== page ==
Hope is an Extraordinary Story of You: Christine Hassing’s Workshop

December 13, 2022
Rachel Beal, COML (23)

Hope is reformative. When an individual has been dealt an unfair lot through systemic inadequacies and basic survival is in question, hope can seem unrealistic and unattainable.

Author Christine Hassing leads rejuvenating workshop showing participants how to reclaim their past and empowering them to share it, reestablishing the need for community and humanity. These workshops were organized by the Professional and Community Education office with the intent to give a Leadership Studies Alum the opportunity to make positive contributions to the community.

That rewriting of one’s story, she suggests, starts not with focusing on what life has dealt, but on what life has to offer. 

Hassing has master’s degrees in Organizational Leadership from Gonzaga (2018) and Servant Leadership. She has published works related to survivors of domestic violence, and individuals in the early stages of Alzheimer’s disease or in hospice care. Unconditional listening and acceptance are key, she says, to reestablishing others’ humanity and dignity.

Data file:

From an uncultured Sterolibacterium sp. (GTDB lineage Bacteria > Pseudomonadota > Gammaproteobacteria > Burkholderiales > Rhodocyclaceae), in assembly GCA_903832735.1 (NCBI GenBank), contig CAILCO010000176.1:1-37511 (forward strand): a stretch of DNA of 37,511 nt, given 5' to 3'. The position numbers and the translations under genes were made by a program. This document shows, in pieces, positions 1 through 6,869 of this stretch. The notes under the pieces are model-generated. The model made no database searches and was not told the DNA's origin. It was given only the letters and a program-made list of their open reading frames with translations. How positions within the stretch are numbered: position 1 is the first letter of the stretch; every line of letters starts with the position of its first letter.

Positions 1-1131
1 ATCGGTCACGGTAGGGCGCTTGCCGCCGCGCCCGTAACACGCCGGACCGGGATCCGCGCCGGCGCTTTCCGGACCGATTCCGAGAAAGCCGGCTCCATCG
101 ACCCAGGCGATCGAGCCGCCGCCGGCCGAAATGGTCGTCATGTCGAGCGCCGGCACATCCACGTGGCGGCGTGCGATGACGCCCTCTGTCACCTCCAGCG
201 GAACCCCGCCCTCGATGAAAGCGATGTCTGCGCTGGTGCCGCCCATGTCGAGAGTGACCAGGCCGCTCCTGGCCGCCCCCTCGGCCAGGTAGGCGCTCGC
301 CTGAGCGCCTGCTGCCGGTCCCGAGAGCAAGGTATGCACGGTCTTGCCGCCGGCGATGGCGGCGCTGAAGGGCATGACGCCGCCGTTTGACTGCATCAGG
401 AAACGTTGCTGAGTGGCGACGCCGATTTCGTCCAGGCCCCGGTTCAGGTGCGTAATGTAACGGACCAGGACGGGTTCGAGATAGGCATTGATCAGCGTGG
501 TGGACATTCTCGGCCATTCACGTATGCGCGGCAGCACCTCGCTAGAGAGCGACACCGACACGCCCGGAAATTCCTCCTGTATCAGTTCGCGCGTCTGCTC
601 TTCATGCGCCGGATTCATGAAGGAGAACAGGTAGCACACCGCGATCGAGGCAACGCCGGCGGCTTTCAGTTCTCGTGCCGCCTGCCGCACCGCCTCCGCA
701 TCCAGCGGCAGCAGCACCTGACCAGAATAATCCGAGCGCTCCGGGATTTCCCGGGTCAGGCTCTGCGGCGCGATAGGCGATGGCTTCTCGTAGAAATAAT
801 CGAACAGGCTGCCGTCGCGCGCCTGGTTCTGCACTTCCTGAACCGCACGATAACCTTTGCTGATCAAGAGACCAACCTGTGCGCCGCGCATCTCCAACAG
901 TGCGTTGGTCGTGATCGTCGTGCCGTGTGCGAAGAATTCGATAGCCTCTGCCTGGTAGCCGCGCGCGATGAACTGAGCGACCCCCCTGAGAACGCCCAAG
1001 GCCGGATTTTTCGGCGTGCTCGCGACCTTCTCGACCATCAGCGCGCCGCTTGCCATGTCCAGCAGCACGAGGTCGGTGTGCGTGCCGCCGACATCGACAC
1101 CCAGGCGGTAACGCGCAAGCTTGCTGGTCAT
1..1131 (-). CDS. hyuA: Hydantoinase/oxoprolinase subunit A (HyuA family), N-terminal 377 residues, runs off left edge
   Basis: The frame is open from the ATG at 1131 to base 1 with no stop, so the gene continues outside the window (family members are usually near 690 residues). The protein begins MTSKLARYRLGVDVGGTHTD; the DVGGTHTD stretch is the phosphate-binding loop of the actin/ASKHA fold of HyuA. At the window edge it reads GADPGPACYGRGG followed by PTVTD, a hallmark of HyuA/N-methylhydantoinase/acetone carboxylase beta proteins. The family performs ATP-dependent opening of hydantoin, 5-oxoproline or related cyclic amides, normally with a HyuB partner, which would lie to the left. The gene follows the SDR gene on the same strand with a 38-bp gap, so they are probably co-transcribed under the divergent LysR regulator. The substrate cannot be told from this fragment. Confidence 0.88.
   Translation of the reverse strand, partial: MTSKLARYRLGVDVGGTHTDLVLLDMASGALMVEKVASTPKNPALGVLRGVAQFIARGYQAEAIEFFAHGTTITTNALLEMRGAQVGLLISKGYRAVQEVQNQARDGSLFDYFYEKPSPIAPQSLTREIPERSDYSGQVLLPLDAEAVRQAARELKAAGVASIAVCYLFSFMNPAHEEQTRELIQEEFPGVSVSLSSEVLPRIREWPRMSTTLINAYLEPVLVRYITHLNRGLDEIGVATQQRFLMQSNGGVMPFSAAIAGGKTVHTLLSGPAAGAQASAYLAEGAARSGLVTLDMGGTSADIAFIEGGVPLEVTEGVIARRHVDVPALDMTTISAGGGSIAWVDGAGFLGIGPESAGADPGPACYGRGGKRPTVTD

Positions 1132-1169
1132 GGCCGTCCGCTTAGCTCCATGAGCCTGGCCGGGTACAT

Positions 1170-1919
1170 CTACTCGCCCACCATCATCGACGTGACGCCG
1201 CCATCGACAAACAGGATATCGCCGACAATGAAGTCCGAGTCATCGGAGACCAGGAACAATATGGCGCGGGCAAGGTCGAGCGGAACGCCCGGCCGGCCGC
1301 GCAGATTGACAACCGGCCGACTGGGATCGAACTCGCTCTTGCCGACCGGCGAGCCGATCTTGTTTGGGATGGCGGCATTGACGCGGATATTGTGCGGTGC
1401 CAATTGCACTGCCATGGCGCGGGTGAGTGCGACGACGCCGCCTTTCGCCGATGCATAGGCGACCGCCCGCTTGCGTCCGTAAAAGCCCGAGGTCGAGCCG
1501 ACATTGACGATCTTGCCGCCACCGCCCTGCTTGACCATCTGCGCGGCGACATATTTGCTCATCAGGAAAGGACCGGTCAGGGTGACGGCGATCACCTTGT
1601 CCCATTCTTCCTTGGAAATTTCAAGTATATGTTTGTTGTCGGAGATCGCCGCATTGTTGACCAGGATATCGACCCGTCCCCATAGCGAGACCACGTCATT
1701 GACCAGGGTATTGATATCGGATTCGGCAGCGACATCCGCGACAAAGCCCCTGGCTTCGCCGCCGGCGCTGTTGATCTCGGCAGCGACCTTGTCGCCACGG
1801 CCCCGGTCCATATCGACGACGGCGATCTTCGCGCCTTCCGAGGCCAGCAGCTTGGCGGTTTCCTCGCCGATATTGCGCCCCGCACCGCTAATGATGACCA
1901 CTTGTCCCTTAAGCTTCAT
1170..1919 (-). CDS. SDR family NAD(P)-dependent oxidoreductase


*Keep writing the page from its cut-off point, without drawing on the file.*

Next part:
Hassing’s workshops demonstrate empathy and resilience, often taking place locations serving people endeavoring to overcome social, economic and personal barriers, such as YWCA Spokane, the Gonzaga Family Haven, and Lumen High School, a public charter school for teen parents.

Hassing portrays vulnerability, holistic warmth and nurturing acceptance through these workshops. She shows that life is a struggle, but hope is realistic and necessary for rediscovery. Participants gain insight into a deeper awareness of others’ emotions through her storytelling and empathetic nature. She prompts them to dig deeper into emotions to understand our evolution, prompting us to search and define a new beginning.

How would Hassing define humanity?

  “We are each unique and extraordinary but under all of that we are all the same. Souls connected as one,” she says.

Her advice to those who believe hope is unrealistic? She quotes Vaclav Havel: “Hope is definitely not the same thing as optimism. It is not the conviction that something will turn out well, but the certainty that something makes sense, regardless of how it turns out.” – 

Learn more about the Professional and Community Education office: